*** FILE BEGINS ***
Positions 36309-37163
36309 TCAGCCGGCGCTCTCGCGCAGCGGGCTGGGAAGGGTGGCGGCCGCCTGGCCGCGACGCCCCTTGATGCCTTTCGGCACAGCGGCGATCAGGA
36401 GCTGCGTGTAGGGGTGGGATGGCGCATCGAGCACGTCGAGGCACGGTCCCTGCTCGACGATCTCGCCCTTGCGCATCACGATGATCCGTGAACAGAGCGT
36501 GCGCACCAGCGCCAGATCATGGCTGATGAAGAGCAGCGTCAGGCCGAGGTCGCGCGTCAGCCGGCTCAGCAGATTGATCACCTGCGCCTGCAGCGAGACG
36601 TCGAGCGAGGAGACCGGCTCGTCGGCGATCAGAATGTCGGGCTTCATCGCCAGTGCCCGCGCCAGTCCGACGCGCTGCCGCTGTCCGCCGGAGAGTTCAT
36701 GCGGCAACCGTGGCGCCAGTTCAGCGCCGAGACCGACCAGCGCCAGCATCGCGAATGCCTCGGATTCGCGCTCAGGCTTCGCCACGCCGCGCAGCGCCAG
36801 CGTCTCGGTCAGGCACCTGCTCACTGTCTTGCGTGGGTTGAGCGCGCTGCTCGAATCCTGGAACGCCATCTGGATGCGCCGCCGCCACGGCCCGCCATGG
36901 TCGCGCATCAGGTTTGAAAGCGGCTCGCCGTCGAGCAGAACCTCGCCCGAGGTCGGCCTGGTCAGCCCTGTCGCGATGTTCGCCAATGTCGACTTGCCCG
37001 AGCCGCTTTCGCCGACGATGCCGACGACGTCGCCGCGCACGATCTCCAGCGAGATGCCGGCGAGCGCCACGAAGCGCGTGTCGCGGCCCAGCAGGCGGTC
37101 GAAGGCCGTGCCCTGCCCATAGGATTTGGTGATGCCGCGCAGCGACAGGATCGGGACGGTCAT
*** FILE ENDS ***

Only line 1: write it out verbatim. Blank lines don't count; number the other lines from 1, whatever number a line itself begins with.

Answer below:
Positions 36309-37163